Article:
volume 3 number 5
Planting a Family
A Season of Freshness
In God’s Hands
From Diamonds to Deer stands
Hometown Rankin • 3
Call us to schedule
your next visit.
Sarah Langston, DMD
14 Woodgate Drive
Brandon, Mississippi 39042
4 • October/November 2016
publisher & Editor
Tahya A. Dobbs
Kevin W. Dobbs
Mary Ann Kirby
Mary Ann Kirby
Daniel Thomas - 3dt
• • •
For subscription information
Have you ever considered the gift of communication?
We utilize it from the time we wake up to
the time we close our eyes and night, and it appears
to have no limits. Where there’s a television, radio,
or cell tower, there’s a way!
The most modern and certainly most popular
means of communication today appears to be
texting. It can be brief but with added emotion,
thanks to those cute little emojis. It seems that
preschoolers to senior adults have adopted this
unique form of staying in touch. But there’s one
catch–successful communication via texting
definitely requires a response. At least that’s what
I’ve tried to impress upon our youngest, CandyLee,
now that she’s a sophomore at Southern.
Having our “baby” leave us as empty nesters
wasn’t on my top-ten list of things in which to look
forward. The emotion was similar to her leaving
for kindergarten–but this was a whole new level,
altogether. A week of college had passed and our
communication was considerably less than I was
expecting. Our baby had adjusted wonderfully to
college–and without the close proximity of her
parents. I had mixed feelings about that. While I
was grateful that God had answered our prayer in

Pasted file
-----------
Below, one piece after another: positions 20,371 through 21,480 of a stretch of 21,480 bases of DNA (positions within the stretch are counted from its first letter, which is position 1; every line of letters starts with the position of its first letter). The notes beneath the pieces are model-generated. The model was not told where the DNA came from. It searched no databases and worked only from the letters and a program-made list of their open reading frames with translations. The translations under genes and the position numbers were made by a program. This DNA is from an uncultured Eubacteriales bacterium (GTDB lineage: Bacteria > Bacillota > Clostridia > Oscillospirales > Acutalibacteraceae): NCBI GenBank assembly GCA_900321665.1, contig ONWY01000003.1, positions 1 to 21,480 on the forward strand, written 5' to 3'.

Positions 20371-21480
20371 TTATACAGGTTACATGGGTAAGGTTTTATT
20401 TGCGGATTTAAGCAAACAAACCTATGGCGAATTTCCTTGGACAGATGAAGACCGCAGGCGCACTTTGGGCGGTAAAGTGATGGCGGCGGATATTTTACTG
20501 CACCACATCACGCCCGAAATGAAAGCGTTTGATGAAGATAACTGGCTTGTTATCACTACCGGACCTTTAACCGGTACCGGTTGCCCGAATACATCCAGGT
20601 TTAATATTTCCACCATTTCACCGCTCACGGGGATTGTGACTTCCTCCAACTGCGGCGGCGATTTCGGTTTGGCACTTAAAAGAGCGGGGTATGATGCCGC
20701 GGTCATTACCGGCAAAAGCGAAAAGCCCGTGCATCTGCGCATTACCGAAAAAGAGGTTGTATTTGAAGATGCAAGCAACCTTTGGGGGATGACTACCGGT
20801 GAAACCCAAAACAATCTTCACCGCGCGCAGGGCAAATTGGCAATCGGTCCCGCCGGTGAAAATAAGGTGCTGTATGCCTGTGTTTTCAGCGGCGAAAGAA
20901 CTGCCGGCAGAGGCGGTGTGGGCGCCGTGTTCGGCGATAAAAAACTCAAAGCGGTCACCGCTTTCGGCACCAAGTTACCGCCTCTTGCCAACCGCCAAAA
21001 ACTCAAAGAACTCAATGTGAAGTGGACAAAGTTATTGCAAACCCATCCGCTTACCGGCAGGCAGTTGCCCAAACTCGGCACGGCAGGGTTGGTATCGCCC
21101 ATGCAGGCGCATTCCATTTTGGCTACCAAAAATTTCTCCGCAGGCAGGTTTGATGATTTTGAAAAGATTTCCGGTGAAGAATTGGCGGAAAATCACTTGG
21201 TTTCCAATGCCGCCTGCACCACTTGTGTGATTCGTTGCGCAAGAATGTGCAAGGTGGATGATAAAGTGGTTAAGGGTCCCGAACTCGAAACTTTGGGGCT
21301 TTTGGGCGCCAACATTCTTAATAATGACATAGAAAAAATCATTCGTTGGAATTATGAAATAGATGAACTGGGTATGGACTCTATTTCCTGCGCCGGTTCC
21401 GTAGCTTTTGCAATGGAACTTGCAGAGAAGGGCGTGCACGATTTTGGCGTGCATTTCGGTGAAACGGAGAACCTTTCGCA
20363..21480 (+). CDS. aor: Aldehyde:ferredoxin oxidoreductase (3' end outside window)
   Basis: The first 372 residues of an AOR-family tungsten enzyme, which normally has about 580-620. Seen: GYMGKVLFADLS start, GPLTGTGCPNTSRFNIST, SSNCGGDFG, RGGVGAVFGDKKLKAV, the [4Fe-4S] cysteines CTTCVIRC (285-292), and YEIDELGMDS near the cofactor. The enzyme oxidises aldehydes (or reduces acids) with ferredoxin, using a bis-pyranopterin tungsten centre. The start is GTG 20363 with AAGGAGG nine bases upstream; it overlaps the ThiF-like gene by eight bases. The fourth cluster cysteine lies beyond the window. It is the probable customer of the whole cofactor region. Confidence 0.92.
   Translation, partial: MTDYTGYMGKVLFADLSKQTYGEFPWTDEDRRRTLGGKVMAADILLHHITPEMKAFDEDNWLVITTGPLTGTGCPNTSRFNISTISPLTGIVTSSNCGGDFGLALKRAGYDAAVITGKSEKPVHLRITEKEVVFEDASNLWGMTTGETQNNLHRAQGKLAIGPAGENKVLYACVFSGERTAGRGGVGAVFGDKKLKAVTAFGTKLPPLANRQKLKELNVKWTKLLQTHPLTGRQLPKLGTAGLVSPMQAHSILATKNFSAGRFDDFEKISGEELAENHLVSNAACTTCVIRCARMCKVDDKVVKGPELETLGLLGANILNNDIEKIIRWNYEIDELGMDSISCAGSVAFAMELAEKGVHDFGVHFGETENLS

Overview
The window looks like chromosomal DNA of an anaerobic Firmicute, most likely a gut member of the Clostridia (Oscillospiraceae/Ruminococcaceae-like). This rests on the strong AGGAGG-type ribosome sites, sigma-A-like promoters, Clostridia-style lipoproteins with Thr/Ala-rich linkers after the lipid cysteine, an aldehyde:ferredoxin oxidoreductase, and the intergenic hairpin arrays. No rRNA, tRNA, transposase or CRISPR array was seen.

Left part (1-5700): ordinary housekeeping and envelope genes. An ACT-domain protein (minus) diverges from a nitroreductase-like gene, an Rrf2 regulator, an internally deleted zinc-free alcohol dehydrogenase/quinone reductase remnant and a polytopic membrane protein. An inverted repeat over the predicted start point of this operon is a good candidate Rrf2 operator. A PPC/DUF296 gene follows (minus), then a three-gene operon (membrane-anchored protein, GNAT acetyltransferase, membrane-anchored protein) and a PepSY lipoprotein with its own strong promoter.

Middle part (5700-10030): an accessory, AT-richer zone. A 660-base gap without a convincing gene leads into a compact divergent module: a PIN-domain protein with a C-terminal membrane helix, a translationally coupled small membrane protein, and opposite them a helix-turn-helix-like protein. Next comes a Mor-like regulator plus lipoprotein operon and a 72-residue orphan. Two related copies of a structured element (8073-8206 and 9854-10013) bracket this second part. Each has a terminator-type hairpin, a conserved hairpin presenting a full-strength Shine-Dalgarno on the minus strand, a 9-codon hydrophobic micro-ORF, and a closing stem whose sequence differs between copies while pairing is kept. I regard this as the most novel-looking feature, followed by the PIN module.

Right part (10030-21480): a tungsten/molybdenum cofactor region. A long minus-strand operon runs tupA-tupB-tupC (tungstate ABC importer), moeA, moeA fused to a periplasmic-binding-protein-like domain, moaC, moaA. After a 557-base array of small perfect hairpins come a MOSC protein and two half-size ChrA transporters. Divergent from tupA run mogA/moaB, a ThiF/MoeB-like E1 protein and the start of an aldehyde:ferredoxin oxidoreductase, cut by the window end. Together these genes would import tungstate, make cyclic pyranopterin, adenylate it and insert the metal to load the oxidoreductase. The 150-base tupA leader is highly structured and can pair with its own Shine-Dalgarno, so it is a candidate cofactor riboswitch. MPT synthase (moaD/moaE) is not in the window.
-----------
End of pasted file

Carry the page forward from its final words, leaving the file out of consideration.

helping her to love her new home and roommate,
I also had a tinge of sadness that her maturity had
reached such a level of independence. And she
didn’t exactly text me back as quickly or as often as
I had hoped, either. It’s been a difficult adjustment
for ol’ mom here.
But, as anyone that’s been through it knows,
it’s all just a part of the process–and, if nothing
else, it renewed my drive to make Hometown Rankin
a quality issue of positive encouragement and open
communication. We are blessed to call Rankin
County our home and I want this publication to
be a reminder of that to you, our readers.
We are surrounded by people who have wonderfully
important and inspirational stories. Please
make us aware of any that you think need to be
told. Feel free to communicate
with us by phone, email or
Facebook. We always love
hearing from our readers
and want to hear
from you soon.
Contact us at info@HTMags.com
26 Eastgate Drive, Suite F
Brandon MS 39042
• • •
All rights reserved. No portion of Hometown Rankin
may be reproduced without written permission from
the publisher. The management of Hometown Rankin
is not responsible for opinions expressed by its
writers or editors. Hometown Rankin maintains the
unrestricted right to edit or refuse all submitted
material. All advertisements are subject to approval by
the publisher. The production of Hometown Rankin
is funded by advertising.
In this issue The Rythm of Home 8
In God’s Hands 14
A Season of Freshness 20
Shopping Local 27
Planting a Family 28
Y’all Aboard! 38
Tender Loving Hair 54
From Diamonds to Deer Stands 86
Hometown Rankin • 5
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8 • October/November 2016
A bluesy bravado echoes
throughout Jackson, Mississippi.
The smooth sound reminisces of days when a young
girl belted out gospel hymns and blues hits to the
delight of local ears. For this little girl, learning a
melody came as easily as breathing.
Musical legend and Jackson native, Dorothy Moore,
made her humble debut singing in the choir at New
Strangers’ Home Baptist Church. She was raised by her
great-grandmother, or “Mama” as Dorothy called her.